“Voice your support for having the transportation and transit system we need here in Massachusetts and need here in the Greater Boston area, and how vital it is,’’ he said, adding that the issues at stake affect not only regular riders but anyone with an interest in the economy, road congestion, the environment, and mobility for all.

Danca offered that he could not envision Boston without a robust transit system. “The T - it’s old, it’s stinky, and it’s noisy, but boy, it goes everywhere.’’

The former Washington resident asked why the T did not follow D.C.’s lead and ban riders from eating and drinking.

Simple, Davis answered: money.


Station concessions are too valuable, as part of the T’s ongoing effort to raise nonfare revenue, which has nearly doubled since 2000. Even then, it still covers only about 5 percent of expenses. Fares cover roughly a quarter of the T’s budget, about equal to the amount spent on debt payments.

Riders spoke up for favorite routes. Cynthia Bauman, an East Cambridge retiree who works part time for Cambridge Community Television, said service was poor already on the 69 bus, from Harvard to Lechmere, even while the less-crowded 68 from Harvard to Kendall strikes her as a luxury. “If you’re going to cut anything, I’d cut that,’’ she said.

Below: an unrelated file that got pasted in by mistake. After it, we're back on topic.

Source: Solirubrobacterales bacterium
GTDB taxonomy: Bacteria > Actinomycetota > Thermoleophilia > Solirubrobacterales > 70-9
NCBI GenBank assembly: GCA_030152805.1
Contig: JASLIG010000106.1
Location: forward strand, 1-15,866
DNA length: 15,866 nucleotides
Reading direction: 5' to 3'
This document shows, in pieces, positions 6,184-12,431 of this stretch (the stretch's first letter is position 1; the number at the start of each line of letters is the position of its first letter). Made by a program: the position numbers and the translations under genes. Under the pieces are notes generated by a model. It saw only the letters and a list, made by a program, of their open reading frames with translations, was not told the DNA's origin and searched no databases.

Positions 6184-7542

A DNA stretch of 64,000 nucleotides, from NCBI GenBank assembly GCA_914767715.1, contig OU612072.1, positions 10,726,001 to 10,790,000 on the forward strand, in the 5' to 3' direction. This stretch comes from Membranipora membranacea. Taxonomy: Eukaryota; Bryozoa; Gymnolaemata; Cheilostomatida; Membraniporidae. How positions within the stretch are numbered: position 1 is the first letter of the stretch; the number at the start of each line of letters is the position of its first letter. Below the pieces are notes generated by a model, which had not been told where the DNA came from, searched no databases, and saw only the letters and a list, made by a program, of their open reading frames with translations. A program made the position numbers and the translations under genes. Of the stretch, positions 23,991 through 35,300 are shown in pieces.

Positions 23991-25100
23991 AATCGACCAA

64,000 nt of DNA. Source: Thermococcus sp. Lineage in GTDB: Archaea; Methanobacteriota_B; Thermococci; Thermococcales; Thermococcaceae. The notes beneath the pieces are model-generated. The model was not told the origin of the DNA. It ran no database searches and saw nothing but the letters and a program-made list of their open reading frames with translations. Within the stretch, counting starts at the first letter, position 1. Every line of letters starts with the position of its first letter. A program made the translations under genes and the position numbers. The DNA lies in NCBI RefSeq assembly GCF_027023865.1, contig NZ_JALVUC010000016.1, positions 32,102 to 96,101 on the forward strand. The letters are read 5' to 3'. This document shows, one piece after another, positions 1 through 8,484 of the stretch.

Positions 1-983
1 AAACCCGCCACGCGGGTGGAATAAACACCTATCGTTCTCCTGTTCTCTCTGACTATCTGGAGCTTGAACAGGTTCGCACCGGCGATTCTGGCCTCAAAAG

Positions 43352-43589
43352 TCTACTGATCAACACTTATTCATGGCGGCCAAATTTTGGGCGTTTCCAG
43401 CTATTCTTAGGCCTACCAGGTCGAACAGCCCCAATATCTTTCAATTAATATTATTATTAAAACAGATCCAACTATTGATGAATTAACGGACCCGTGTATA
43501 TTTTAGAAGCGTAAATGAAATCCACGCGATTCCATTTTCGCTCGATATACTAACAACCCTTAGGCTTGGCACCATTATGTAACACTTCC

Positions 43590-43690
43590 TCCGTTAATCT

Steve Mulder, a digital strategist from Somerville who spoke up about his “beloved 85’’ - the endangered Spring Hill-to-Kendall Square bus - asked about more alternative revenues: “Like more advertising. It’d be great if stations were sponsored.’’

Indeed, Davis said, the T has arranged with global branding firm IMG to study that possibility and report on it next month. Such deals elsewhere have been worth as much as $1 million a year for prominent stations.

That alone would hardly end the T’s budget struggles, caused by too much debt and too little income, as many observers have noted, including the 2009 external review of the MBTA commissioned by Governor Deval Patrick and led by former John Hancock chief executive David F. D’Alessandro.

The T compares favorably with peer systems on overhead and cost per passenger-trip, but it is the nation’s most indebted transit agency, partly because of debt passed on from Beacon Hill to fund politically popular expansion.

Still, Davis said, the T will solve this one on on its own, through cuts and fare increases - sounding like a man newly accustomed to conferring with spokesmen and enagaging with the Legislature and governor.